More California high school students want career training. How the state is helping

Sophomore student Brianna Ramirez adjusts a halter on a horse named Chewie at the Madera South High School 20-acre farm on April 2, 2024. Students raise livestock and grow oranges, corn, and pumpkins for school lunches and for the community as part of the school’s agriculture pathway, one of thousands of career-focused courses in California high schools. (Photo by Larry Valenzuela, CalMatters/CatchLight Local)

A school without steers? Unthinkable, said Mason Tucker, a 10th-grader at Madera South High School north of Fresno.

“When I found out there were all these animals here, I thought, I can do this in school? I have to be here,” said Tucker, who commutes 40 minutes each way to attend the school’s agriculture program. “Why hate school when you can love it?”

Steers, sheep, horses, pigs, rabbits, chickens, a sweet-smelling tangerine grove and acres of rotating crops are part of Madera South’s agriculture pathway for students — one of thousands of career-focused courses in California high schools that are part of a renaissance in career and technical education. Aimed at preparing students for skilled, high-wage jobs, the pathways are a step beyond the vocation ed courses of generations past.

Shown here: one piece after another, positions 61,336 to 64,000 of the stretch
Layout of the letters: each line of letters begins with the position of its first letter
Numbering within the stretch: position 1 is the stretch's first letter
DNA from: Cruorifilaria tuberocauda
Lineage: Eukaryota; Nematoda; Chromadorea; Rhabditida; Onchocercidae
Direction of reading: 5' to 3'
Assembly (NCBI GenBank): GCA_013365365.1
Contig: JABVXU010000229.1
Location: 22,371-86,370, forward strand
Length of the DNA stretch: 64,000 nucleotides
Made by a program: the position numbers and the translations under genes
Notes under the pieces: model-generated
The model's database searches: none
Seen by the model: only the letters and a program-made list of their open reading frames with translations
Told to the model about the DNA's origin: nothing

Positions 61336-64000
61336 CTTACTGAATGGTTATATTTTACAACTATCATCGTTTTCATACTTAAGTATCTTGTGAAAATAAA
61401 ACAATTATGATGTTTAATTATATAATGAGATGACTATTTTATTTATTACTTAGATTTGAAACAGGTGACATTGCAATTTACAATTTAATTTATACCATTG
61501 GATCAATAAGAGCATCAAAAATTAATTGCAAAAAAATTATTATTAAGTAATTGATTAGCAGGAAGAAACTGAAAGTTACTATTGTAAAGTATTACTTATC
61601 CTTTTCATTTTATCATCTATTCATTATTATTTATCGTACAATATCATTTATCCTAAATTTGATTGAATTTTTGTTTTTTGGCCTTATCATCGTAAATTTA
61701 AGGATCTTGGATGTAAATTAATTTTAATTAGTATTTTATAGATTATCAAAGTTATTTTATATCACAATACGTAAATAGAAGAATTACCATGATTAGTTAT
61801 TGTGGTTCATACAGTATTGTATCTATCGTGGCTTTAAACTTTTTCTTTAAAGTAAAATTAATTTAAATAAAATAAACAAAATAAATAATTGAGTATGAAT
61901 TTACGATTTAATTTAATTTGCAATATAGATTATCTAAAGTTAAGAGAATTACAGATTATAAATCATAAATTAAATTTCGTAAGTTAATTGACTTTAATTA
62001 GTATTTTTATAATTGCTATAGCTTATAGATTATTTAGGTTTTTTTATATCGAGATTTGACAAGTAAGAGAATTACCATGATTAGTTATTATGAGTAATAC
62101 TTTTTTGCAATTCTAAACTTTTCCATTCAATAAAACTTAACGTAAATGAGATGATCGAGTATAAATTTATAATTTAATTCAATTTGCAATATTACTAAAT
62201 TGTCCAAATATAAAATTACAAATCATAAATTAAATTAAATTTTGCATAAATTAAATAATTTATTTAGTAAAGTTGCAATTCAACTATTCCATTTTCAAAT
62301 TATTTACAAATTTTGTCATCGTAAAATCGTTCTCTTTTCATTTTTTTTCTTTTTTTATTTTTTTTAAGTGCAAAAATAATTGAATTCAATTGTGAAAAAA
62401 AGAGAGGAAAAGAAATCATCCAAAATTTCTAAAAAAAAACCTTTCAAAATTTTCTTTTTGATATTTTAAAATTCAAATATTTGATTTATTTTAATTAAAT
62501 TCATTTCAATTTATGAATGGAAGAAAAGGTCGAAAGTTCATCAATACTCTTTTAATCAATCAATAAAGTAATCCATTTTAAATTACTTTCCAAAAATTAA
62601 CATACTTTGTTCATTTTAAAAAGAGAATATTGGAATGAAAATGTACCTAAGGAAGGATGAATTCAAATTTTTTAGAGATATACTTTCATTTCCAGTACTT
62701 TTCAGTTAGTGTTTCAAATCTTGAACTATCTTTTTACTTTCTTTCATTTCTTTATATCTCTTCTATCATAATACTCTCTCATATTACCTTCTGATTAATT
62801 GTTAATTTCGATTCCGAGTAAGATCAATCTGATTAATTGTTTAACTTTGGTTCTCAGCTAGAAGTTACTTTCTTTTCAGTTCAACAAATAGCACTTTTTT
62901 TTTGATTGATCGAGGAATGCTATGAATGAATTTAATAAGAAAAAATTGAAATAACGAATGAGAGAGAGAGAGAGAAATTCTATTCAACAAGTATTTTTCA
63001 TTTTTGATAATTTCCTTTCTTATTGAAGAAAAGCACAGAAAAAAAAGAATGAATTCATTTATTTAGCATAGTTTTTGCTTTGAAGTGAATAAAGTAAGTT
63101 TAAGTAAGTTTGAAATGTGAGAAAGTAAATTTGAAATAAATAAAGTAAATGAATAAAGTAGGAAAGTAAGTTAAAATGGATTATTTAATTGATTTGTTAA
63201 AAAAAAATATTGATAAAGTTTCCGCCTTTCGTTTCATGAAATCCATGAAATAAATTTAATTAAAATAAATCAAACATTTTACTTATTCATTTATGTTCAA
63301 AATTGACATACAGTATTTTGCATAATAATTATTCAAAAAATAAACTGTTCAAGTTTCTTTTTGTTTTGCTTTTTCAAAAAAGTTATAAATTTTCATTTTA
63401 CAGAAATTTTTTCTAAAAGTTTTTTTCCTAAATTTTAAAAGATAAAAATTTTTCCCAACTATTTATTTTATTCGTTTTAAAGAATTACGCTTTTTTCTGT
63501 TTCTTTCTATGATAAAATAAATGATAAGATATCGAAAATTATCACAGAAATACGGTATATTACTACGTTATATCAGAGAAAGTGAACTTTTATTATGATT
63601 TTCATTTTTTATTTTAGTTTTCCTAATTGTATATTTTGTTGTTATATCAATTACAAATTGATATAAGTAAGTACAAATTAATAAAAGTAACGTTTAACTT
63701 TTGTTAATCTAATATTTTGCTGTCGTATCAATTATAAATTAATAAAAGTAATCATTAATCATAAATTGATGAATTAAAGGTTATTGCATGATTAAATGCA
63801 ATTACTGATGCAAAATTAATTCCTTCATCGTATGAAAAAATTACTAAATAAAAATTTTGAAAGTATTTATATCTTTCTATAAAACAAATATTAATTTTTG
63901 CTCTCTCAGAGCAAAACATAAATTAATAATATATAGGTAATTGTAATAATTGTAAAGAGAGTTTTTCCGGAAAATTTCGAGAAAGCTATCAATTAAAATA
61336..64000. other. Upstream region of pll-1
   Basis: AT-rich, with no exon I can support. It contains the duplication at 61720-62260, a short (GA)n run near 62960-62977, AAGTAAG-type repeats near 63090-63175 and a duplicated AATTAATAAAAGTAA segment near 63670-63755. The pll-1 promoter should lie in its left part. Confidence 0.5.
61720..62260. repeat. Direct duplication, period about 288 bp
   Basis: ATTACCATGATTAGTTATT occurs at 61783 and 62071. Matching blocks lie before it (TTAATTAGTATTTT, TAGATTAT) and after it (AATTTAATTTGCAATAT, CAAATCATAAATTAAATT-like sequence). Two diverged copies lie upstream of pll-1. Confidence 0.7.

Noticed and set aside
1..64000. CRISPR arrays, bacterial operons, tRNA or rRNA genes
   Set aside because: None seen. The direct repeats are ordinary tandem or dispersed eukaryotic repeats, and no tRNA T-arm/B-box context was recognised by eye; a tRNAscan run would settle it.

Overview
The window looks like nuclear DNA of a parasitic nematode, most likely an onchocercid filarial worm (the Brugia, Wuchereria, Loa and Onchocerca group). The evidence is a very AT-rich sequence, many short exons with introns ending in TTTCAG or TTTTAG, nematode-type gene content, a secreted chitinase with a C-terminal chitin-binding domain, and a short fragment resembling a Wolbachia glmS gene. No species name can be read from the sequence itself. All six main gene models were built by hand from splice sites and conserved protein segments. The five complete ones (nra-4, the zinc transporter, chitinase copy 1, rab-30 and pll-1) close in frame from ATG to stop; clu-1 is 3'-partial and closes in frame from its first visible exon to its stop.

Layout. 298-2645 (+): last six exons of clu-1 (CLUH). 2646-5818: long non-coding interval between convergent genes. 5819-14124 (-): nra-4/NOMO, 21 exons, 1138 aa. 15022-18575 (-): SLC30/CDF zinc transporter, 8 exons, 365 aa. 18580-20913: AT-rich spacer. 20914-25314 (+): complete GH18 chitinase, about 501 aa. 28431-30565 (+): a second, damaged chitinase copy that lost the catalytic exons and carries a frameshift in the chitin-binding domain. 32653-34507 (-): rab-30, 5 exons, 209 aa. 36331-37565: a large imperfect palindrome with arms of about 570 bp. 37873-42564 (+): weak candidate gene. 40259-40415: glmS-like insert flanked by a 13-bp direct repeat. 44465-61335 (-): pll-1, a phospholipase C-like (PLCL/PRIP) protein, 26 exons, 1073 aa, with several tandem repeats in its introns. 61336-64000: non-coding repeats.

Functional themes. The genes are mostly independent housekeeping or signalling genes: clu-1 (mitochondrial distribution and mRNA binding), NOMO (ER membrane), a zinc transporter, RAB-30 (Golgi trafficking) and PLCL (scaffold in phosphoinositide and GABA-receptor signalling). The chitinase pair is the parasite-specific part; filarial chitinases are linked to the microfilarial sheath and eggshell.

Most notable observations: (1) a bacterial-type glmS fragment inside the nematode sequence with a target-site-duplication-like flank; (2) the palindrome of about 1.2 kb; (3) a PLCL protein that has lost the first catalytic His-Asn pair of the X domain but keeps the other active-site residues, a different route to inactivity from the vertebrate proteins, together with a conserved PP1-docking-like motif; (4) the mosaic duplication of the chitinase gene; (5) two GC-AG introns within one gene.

Since 2015, California has invested well over $3 billion to expand career and technical education in high schools, making it a leader nationwide. That money has translated to state-of-the-art robotics labs, welding shops, film studios and other career-preparation programs intended to spur the economy and offer students more options for their futures, whether it includes college or not.

Students seem to appreciate the opportunities. Enrollment in career pathways has jumped from 18% of all students six years ago to 23% last year. Native American, homeless and low-income students had the highest rates among student groups.

Budget uncertainty could imperil career pathway expansion

More expansion is on the way, unless the initiative falls victim to upcoming state budget cuts. Gov. Gavin Newsom’s proposed budget, released in January, calls for career education to stay intact, although that could change as negotiations continue. Last August, Newsom signed an executive order creating a Master Plan for Career Education, intended to link K-12 programs to those in community colleges and 4-year universities and streamline the dozens of career training pathways and funding sources.